Honors College News
Jupiter, FL (October 24, 2011) – For
twenty-three years the northern region of Uganda has been racked
with conflict and overwhelming violence, leading some to label the
situation as the “most neglected humanitarian emergency in
the world today.” This conflict has stemmed from the efforts
of the Lord’s Resistance Army, headed by Joseph Kony, to
overthrow the government of Uganda. In their attempts to rally an
increasingly powerful military force, Kony’s army has made a
standard practice of abducting young children, indoctrinating them
into their ranks, and training them to kill. The conflict shows
little sign of stopping, especially in light of Kony’s recent
refusal to attend the Juba Peace Talks aimed at ending the war.
Millions of African civilians have been forced into displacement
camps as a result of the conflict, and casualties continue to be
amassed in both armies.
Meanwhile, an ocean away, students at Florida Atlantic University’s Harriet L. Wilkes Honors College have mobilized to help end the war in Uganda once and for all. The Wilkes Honors College now supports an installment of the Invisible Children Movement on campus, and it is quickly gaining supporters among the student body. Invisible Children is best known for its production of extensive documentaries filmed in Uganda, which capture the realities of the conflict and put a human face on the displaced millions living in poverty. The movement seeks to raise funds in order to continue touring the videos around the United States. It is also trying to begin reconstructing the demolished infrastructure of Uganda and surrounding countries by rebuilding schools, implementing educational, vocational, and health-related programs, and generating jobs within the poorest sector of Ugandan society.
The students of the Honors College can now claim a part in the great strides that Invisible Children is making overseas. Through the efforts of the Invisible Children Student Organization, documentaries have been shown multiple times on campus, helping to raise awareness about the conflict in Uganda throughout the Jupiter community and surrounding areas. They have also worked hard to raise funds to send to Uganda in the hopes of making an impact on the reconstruction initiatives taking place. “We want to end the longest-running war in Africa, whether that’s through donations, screenings, or spreading the cause,” says Ashley Hawk, an Honors College junior and a member of the Invisible Children Student Organization on the John D. MacArthur campus for three and a half years. “We are making a difference,” Hawk insists. “Every one of us matters and has an impact.” Other members echo her sentiments. Caitlyn Hood, a sophomore at the Honors College, serves as the Chair of the Business Committee that organizes Invisible Children film screenings on campus. Like Hawk, she feels that her efforts are contributing to something that reaches far beyond the Honors College. “When I watch these videos, I know in my heart that we are changing the world through awareness, action, and through support.”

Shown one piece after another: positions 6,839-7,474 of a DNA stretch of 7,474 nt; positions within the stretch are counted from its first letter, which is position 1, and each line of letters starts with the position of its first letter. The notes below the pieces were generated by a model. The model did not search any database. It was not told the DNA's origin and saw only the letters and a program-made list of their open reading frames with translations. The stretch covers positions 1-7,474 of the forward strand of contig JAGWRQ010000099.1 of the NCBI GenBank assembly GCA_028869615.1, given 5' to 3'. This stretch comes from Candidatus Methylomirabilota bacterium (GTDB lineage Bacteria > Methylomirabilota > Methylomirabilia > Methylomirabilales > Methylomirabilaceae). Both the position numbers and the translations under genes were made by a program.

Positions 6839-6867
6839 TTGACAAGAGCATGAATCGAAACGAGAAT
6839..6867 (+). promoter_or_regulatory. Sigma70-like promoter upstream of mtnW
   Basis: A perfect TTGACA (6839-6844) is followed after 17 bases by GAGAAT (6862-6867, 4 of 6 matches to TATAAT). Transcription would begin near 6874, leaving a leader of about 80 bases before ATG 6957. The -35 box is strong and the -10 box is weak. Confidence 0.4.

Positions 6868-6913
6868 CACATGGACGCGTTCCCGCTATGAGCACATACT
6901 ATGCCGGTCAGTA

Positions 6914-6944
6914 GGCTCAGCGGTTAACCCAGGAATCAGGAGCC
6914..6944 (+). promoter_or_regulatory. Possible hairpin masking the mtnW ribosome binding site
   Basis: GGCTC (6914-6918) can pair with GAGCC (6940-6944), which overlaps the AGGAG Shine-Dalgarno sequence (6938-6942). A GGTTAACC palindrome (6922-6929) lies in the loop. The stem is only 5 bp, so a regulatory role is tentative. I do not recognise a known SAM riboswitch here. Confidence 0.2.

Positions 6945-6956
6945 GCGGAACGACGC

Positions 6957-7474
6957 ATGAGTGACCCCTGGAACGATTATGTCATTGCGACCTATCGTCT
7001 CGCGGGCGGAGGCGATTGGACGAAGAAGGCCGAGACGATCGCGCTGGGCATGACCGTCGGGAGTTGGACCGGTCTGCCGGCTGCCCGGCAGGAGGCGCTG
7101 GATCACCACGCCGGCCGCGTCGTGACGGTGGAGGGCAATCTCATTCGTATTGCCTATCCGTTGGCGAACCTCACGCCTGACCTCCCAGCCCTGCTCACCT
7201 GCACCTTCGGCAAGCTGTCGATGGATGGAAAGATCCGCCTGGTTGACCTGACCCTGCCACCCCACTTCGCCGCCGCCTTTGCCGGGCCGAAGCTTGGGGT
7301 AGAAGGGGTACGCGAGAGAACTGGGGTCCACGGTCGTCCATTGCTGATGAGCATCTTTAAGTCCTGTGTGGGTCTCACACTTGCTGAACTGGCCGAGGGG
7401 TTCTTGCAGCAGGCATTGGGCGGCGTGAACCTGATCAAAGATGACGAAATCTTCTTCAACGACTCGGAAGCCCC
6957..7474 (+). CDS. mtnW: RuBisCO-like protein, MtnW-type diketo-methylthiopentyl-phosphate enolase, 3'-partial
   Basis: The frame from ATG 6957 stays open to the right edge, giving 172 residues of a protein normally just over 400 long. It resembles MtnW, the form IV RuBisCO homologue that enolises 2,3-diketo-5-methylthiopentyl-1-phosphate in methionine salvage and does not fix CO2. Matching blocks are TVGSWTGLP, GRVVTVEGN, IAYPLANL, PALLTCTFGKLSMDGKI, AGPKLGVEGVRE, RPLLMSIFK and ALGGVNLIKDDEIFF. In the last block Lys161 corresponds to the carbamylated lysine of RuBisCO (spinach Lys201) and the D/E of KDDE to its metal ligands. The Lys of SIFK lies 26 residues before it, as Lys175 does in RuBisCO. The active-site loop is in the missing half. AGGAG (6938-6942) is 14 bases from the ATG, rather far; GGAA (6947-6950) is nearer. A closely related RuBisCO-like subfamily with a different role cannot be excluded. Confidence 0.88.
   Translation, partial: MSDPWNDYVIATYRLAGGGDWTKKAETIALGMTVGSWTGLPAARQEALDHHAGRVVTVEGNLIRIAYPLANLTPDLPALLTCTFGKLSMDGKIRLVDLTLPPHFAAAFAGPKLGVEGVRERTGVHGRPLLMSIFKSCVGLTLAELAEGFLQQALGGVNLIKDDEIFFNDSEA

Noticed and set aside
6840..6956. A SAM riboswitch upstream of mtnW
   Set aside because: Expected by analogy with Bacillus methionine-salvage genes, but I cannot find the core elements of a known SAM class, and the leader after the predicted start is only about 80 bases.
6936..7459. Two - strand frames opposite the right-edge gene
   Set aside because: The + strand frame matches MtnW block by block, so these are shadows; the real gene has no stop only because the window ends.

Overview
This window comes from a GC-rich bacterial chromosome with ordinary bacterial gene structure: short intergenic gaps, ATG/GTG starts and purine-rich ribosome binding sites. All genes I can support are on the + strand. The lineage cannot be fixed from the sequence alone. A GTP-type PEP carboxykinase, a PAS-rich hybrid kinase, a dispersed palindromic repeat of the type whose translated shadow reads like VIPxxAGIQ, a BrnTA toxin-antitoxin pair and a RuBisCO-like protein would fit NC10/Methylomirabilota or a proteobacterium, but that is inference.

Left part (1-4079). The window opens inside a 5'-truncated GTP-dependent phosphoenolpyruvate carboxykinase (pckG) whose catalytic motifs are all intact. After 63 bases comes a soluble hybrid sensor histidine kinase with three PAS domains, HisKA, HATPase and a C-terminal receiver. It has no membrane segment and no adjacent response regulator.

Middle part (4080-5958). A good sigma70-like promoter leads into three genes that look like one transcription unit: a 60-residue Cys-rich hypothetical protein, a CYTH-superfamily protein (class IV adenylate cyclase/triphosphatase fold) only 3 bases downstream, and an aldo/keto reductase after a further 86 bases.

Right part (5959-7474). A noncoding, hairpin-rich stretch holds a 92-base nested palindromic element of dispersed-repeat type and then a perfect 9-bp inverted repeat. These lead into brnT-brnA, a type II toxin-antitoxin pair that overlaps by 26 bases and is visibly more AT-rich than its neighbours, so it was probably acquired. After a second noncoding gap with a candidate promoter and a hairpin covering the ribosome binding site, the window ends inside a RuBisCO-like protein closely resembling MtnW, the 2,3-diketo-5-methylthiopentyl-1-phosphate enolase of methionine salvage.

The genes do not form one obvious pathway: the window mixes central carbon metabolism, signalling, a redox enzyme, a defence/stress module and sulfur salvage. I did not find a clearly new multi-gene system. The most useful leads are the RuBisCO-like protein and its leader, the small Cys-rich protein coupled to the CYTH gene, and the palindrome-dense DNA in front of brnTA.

Although the goal of the club is to assist in Uganda, the organization is having a more immediate impact on campus as well. Kristi Beroldi, an Honors College junior and current president of the Invisible Children Student Organization, maintains that the club “helps build a sense of community, and creates an opportunity for students to make some great friends.” Kristiann Baluta claims that her experience with the club offered her surprising social opportunities. “I met some really fantastic people in the organization who I would have never met otherwise.”
This club is one more example of how Honors College students are socially engaged with the world through work in their own community. These students encourage their peers and members of the community to join them in ending the conflict in Uganda and changing the lives of those living among the remnants of the war-torn nation. One student aptly captured the sentiments of the organization when he stated, “I feel like I’m a part of something bigger and more meaningful than just myself. Who wouldn’t want to feel like they’re helping such a great cause?”
byline: WHC Student Intern Megan Geiger
Bringing the Invisible to Light: